ELDs have become necessary due to the U.S. Federal Motor Carrier Safety Administration (FMCSA) encouraging better driving practices in the commercial trucking sector. This also includes oversight of the vehicle’s safety and all of the driver records of duty status. The FMCSA has also ruled that the traditional means used for keeping records — paper logbooks — was not sufficient in meeting the current standards for both safety and accuracy. These logs are prone to mistakes — and gathering, inspecting, revising, and keeping this paperwork is an unnecessary administrative load in the digital age. These are more intended to safeguard drivers from harassment and protect their rights.

The electronic logging devices offer advantages to the agency and fleets or operators — ineffectiveness and usage efficiency. These make the job of keeping logs simpler, quicker, and smarter. With ELDs, Vehicle fleets, and drivers who have made the conversion say that they’d never wish to return to the systems they used before. ELDs have helped eliminate dealing with large amounts of paper. They can then make entries to records in quickly, using the on-screen interface. Many drivers stated that they’d reduced the number of administrative loads they used to have when filling out, examining, and revising logbooks.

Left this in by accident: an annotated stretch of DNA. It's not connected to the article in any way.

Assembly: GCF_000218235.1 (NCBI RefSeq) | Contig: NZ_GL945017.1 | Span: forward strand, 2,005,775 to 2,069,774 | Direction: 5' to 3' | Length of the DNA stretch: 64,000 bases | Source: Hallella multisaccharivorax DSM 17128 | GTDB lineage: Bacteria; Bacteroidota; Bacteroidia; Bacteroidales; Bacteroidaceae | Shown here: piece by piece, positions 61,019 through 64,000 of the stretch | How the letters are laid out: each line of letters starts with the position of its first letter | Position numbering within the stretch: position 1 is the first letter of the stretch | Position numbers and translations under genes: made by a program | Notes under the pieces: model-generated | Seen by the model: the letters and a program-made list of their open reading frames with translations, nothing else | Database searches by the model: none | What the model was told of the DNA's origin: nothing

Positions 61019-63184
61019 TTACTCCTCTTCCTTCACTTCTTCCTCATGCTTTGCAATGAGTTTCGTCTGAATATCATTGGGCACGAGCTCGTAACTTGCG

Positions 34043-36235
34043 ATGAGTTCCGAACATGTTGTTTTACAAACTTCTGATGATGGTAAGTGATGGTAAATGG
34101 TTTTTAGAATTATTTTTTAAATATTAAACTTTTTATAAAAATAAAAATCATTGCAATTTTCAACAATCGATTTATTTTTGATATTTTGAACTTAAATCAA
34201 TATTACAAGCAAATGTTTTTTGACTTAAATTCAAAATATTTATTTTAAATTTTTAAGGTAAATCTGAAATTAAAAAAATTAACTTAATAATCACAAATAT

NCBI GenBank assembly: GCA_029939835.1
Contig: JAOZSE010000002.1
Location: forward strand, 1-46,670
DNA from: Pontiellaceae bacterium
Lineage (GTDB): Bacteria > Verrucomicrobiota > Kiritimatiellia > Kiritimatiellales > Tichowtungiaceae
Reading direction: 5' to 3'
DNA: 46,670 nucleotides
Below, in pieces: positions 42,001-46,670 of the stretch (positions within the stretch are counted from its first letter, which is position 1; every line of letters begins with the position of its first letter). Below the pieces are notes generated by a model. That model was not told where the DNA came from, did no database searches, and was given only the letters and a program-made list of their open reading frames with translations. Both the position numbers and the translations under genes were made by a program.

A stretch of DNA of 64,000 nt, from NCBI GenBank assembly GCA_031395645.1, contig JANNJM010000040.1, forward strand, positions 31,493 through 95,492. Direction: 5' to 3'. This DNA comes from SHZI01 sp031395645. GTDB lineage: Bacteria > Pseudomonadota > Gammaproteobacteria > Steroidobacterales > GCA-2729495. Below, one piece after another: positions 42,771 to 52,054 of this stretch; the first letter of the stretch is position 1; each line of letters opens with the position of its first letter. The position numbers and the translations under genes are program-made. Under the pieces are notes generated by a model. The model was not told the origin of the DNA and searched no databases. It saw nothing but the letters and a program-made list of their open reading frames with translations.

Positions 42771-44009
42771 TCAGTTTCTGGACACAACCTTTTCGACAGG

Because using ELDs automate much of the process, the possibility of error is decreased, so that drivers and managers spend less time and labor resolving issues with the authorities over disputed entries. ELDs also help speed up and make for straightforward roadside inspections; this translates to more time spent on the road. These electronic logging devices turn to less work for authorities, fleet managers, and ultimately, the drivers.

With access to correct records and automatic accountability, it will now take away some of the pains of recordkeeping. This will also lessen driver fatigue, and it is expected that this will then lower the occurrence of accidents involving commercial vehicles. For fleet administrators, this technology offers an easier task for verifying records. 

Using this technology is a good step for the driving industry. Previously, drivers were sometimes under pressure if their records didn’t match the expectations of the companies that they worked for. The devious actions of these few companies reflected badly on the others. With this technology, records cannot be changed without a record of when they were broken and by whom.